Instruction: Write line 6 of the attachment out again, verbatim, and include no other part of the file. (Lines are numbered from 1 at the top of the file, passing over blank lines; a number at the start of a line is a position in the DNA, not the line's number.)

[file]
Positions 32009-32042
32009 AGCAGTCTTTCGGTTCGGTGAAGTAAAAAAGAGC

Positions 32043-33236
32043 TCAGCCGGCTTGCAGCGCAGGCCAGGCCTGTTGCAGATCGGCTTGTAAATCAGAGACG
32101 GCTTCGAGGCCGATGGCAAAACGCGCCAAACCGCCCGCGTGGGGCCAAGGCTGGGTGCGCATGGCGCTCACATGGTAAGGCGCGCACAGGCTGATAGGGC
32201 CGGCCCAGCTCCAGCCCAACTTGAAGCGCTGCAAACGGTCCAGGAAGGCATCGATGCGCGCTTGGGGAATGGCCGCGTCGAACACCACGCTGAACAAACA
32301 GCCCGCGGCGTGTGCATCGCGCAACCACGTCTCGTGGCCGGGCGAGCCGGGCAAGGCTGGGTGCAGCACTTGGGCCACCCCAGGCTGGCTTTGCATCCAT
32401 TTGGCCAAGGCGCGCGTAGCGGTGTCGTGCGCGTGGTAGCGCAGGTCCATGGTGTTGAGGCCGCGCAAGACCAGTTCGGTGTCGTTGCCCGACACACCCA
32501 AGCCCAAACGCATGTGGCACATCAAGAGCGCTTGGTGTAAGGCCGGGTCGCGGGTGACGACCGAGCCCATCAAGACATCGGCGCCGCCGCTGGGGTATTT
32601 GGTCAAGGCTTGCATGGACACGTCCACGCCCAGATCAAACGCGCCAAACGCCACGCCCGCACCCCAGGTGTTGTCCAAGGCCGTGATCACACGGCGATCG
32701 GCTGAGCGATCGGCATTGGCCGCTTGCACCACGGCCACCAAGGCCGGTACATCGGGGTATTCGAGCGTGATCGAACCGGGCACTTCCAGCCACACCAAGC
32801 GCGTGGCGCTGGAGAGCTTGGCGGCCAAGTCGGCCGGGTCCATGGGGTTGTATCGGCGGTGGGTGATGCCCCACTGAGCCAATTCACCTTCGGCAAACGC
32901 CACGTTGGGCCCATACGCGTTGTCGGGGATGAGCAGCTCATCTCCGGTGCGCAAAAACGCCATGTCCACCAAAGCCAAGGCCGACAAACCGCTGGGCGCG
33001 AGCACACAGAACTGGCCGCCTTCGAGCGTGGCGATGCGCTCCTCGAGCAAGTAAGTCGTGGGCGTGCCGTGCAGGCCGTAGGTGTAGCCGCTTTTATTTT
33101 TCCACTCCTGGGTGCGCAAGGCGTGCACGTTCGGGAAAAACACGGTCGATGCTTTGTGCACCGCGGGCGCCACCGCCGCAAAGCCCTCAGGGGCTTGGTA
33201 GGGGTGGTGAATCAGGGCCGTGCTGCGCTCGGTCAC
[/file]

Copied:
32201 CGGCCCAGCTCCAGCCCAACTTGAAGCGCTGCAAACGGTCCAGGAAGGCATCGATGCGCGCTTGGGGAATGGCCGCGTCGAACACCACGCTGAACAAACA